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Yamas For Mamas

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Kate already explored the Yamas & Niyamas in relation to yoga and our children {jump back here!} but let’s focus purely on mama for a moment.

The Yamas are loosely translated from Sanskrit as “restraints” and offer 5 ethical guidelines of what not to to do in life. They are considered “universal morality”. Yoga wisdom says follow these simple rules and you’ll reduce suffering while increasing the happiness of others.

In an age where we suffer the consequences of telling ourselves what not to do, “don’t eat that”, “don’t drink that”, “don’t birth like that”, “don’t mother like that”… perhaps we could find a more positive approach.

“Yama is the cultivation of the positive within us, not merely a suppression of what we consider to be its diabolical opposite. If we consider the nonpractice of yama in this way, we will be doomed, not to encourage the good, but to ricochet between extremes of vice and virtue, which will cause us nothing but pain and which have no beneficial effect on the world. Cultivate the positive, abjure the negative. Little by little, one will arrive.”

Firstly, let’s break the 5 Yamas down and then apply how these may be relevant to us as mamas.

Ahimsa ~ non-harming

This asks us to avoid harming others and ourselves through our thoughts and actions. This one seems pretty obvious but maybe it’s not what we don’t say and do but what we do say and do. Not only to others but to ourselves.

Do we cultivate the positive or harbour on the negative? We should be celebrating others achievements in business and motherhood, not knocking each other down.

How do we treat ourselves? What our your overriding internal thoughts – do you take the time to appreciate how far you’ve come and what you’ve achieved as a mama? Do you take the time for regular #selfcare? Surely this is as important as not harming our bodies and minds.

Alternative: celebrate others, celebrate yourself.


The yogic practice of honesty requires the yogi to study themselves closely and own up to limitations that can lead to dishonest behaviour. Although perhaps rather than focusing on the limitations we have, we should focus instead on our inner truth.

At YogaMamas we are passionate about being and living true to ourselves in everything we say and do. This is particularly difficult in mamahood when we are presented with so many differing ideals on how we should behave and perform as a mum. Both in motherhood and life it’s essential to be true to yourself. Of course be advised by what you hear and see, but don’t let it define you. Choose to travel your own true path.

Part of this is being honest with yourself, with your opinions, feelings and reactions. Are you being true to your own passions and feelings or are you persuaded by the opinions of others?

Alternative: Live true to yourself.

Asteya ~ non-stealing

The idea of non-stealing involves more than just the superficial notion of not taking something that doesn’t belong to you. In yogic terms it delves deeper to look at ones dissatisfaction with one’s own belongings or circumstances.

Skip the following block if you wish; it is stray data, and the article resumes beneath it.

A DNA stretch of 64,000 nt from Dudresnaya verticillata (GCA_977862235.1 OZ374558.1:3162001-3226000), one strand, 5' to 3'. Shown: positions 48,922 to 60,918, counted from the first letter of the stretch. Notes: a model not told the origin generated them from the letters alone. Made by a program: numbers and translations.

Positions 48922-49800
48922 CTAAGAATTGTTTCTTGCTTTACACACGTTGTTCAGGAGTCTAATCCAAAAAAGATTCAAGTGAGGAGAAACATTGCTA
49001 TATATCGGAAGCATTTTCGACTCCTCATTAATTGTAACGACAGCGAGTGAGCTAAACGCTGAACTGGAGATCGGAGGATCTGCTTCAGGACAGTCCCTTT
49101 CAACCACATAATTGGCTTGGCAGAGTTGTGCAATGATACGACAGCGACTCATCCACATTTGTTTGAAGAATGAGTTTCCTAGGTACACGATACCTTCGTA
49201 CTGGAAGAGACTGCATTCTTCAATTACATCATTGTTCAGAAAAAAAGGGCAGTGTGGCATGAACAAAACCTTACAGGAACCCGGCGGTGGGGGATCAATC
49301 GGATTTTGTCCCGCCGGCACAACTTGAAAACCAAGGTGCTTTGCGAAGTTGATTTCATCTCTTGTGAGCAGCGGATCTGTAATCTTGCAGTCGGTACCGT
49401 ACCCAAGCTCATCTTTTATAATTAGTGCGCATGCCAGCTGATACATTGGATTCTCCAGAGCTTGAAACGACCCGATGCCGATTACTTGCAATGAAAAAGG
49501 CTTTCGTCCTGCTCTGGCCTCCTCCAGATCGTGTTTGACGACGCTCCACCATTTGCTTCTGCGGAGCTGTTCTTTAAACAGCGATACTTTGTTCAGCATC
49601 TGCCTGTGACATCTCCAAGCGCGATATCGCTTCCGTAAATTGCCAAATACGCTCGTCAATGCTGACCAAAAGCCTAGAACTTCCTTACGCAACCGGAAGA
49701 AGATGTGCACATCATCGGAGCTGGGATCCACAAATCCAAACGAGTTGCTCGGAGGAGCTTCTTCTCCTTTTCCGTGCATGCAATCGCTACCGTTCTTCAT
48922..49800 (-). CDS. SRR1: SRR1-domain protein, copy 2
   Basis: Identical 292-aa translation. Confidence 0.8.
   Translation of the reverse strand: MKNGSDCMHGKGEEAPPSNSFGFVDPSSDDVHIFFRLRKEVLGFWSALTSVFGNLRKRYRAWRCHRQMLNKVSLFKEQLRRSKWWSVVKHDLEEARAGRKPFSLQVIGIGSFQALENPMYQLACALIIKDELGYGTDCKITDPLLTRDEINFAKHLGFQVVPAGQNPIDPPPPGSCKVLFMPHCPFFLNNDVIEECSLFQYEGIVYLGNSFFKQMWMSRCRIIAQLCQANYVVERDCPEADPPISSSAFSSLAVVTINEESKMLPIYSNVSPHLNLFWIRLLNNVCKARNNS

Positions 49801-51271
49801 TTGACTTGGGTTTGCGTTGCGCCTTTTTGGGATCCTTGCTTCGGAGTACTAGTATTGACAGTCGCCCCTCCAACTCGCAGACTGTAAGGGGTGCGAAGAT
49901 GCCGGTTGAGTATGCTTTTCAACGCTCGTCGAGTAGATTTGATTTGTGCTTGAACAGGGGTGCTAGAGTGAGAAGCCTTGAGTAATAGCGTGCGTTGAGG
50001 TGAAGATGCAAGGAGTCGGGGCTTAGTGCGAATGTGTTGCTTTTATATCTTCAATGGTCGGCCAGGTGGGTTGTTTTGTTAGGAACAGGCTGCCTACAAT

Of course, it’s easy to say be grateful for what you have. But perhaps in turn we can explore the root cause of our feelings. Sure, look at the things in your life that you are grateful for, but by the same token when you sense that feeling of dissatisfaction creeping in, ask yourself what is the true cause. Is it something you can actually change? Does this relate to the practice of Satya and being true to yourself?

Alternative: Search for what sets your heart on fire.

Brahmacharya ~ non-excess

This is also known as ‘sensual moderation’. Let’s pause to appreciate the irony in this one. Controlling ones sensual desires? Hmm, as mamas this is less of an issue, am I right? Honestly, who has the energy to follow ones deep sensual desires when we can barely keep our eyes open during regular daily activities?! Though perhaps there’s another side to this for us too.

Traditionally this ancient practice of brahmacharya referred to a yogi taking a vow of celibacy. It was thought that the sensual desires and related actions required energy that was better invested in one’s spiritual awakening. Yep, no risk of that for the average mama.

But, if we spin this the other way, perhaps sensual moderation could be related to us actually dedicating more time to our sensual desires. Any new parent will tell you that the first thing to go out of the bedroom is intimacy when both partners are at the peak of exhaustion. Plus the process of creating and then raising a baby can actually become an act of necessity rather than intimacy. What if our practice of brahmacharya was actually to honour ‘sensual moderation’ by ensuring it’s not completely void for us. There’s certainly little risk of it becoming excessive, but definitely important that it’s there.

Alternative: Honor intimate moments.

Aparigraha ~ non-possessiveness

The final of the 5 yamas encourages us to let go of attachments. This letting go of things we don’t need frees us from clinging, obsession and the worry that often accompanies attachment.

At YogaMamas one of our 2017 desired feelings is actually ‘space’. If we replace the idea of letting go with the notion of ‘creating space’ we give this yama a much more positive connotation.

Alternative: Create space in your life.

In the end, only three things matter; how much you loved, how gently you lived, and how gracefully you let go of things not meant for you.

~ Buddha

Rather than thinking of the yamas as ‘restraints’ on aspects of your life that you need to control or give up, spin it and find the positive. In fact, don’t just think of it as the ‘positive’, think of it as the way forward.

Find space, intimacy, passion, authenticity and celebration in your life.